attention, including, in some cases, surgical intervention.
  • Inadvertent subcutaneous/adipose layer injection of VIVITROL may
    increase the likelihood of severe injection site reactions.
  • Select proper needle size for patient body habitus, and use only the
    needles provided in the carton.
  • Patients should be informed that any concerning injection site
    reactions should be brought to the attention of their healthcare

Precipitation of Opioid Withdrawal:

  • When withdrawal is precipitated abruptly by
    of an opioid antagonist to
    an opioid-dependent patient
    , the resulting withdrawal syndrome
    can be severe. Some cases of withdrawal symptoms have been severe
    enough to require hospitalization, and in some cases, management in
    the ICU.
  • To prevent occurrence of precipitated withdrawal, opioid-dependent
    patients, including those being treated for alcohol dependence, should
    be opioid-free (including tramadol) before starting VIVITROL treatment:

    – An opioid-free interval of a minimum of 7–10 days is recommended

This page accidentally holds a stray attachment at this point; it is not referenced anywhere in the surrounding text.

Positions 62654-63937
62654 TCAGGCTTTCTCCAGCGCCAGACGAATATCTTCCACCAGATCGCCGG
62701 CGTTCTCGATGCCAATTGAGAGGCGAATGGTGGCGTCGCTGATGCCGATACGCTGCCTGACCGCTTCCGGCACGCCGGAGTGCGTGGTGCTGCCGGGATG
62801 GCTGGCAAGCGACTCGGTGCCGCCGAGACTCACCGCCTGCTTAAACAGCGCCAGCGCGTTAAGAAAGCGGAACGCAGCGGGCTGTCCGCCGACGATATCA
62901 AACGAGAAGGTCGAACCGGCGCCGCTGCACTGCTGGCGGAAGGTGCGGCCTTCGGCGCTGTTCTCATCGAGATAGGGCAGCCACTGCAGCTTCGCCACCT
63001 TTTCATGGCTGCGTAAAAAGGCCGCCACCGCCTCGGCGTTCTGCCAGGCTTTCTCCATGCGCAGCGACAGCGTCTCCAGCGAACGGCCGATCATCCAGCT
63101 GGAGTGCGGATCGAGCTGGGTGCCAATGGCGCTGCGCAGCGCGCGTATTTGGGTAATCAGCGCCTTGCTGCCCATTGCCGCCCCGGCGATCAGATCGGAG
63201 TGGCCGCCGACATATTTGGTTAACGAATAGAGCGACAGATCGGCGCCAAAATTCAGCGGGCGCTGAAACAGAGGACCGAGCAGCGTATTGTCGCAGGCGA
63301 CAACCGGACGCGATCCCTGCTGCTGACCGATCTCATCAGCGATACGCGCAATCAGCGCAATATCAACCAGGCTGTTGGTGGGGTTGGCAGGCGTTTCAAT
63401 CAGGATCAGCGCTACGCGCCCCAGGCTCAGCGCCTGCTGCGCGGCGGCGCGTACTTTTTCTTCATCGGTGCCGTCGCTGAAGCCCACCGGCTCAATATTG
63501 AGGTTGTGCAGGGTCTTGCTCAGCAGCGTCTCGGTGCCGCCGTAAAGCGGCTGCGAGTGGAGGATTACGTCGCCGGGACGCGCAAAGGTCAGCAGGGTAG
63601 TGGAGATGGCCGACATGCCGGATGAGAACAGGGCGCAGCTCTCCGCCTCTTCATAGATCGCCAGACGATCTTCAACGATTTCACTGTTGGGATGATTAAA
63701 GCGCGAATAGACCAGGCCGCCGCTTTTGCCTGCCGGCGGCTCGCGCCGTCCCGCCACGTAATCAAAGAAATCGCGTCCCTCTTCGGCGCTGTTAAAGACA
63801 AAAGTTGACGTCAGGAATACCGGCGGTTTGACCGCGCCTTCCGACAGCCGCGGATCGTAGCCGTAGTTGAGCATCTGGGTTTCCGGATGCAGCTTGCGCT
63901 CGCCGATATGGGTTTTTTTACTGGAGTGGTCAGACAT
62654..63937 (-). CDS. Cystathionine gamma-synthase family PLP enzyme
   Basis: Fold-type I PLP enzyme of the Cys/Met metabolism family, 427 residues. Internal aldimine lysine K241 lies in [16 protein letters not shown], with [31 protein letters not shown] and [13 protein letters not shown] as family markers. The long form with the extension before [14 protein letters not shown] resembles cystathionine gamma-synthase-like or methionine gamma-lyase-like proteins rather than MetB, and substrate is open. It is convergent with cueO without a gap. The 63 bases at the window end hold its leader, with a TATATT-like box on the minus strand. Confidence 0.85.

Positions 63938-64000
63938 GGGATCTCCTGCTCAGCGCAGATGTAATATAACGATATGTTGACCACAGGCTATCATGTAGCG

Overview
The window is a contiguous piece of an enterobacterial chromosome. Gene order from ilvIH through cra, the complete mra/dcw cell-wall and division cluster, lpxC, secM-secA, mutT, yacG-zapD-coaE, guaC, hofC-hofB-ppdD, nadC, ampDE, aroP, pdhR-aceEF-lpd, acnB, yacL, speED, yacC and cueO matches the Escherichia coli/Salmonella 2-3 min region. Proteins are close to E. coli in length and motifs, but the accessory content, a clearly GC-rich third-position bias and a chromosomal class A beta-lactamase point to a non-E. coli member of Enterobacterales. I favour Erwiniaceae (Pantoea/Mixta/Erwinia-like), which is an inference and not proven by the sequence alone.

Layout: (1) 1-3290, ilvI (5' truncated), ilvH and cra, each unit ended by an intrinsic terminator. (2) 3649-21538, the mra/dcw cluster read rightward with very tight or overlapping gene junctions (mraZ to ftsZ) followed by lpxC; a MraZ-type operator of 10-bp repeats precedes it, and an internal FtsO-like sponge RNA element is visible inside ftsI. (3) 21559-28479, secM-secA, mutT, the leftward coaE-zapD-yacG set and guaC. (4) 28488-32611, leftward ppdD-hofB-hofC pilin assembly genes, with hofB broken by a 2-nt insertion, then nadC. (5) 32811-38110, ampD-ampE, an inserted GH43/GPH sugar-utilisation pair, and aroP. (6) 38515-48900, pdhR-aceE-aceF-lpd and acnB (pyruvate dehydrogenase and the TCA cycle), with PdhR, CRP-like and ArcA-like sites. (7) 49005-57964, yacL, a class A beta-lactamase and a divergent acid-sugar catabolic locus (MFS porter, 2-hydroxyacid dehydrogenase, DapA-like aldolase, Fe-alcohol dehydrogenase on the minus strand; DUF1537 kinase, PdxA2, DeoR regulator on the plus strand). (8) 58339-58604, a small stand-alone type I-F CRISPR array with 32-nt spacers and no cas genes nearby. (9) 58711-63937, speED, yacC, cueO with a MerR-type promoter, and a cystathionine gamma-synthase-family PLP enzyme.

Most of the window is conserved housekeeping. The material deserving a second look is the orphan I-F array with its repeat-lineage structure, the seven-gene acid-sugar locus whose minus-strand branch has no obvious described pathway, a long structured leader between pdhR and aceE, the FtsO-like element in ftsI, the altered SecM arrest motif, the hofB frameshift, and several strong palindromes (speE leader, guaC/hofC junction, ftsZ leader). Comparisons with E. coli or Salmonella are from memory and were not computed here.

for patients previously dependent on short-acting opioids.

    – Patients transitioning from buprenorphine or methadone may be
    vulnerable to precipitated withdrawal for as long as two weeks.

  • If a more rapid transition from agonist to antagonist therapy is
    deemed necessary and appropriate by the healthcare provider, monitor
    the patient closely in an appropriate medical setting where
    precipitated withdrawal can be managed.
  • Patients should be made aware of the risk associated with precipitated
    withdrawal and be encouraged to give an accurate account of last
    opioid use.


  • Cases of hepatitis and clinically significant liver dysfunction have
    been observed in association with VIVITROL. Warn patients of the risk
    of hepatic injury; advise them to seek help if experiencing symptoms
    of acute hepatitis. Discontinue use of VIVITROL in patients who
    exhibit acute hepatitis symptoms.

Depression and Suicidality:

  • Alcohol- and opioid-dependent patients taking VIVITROL should be
    monitored for depression or suicidal thoughts. Alert families and
    caregivers to monitor and report the emergence of symptoms of
    depression or suicidality.

When Reversal of VIVITROL Blockade Is Required for Pain Management:

  • For VIVITROL patients in emergency situations, suggestions for pain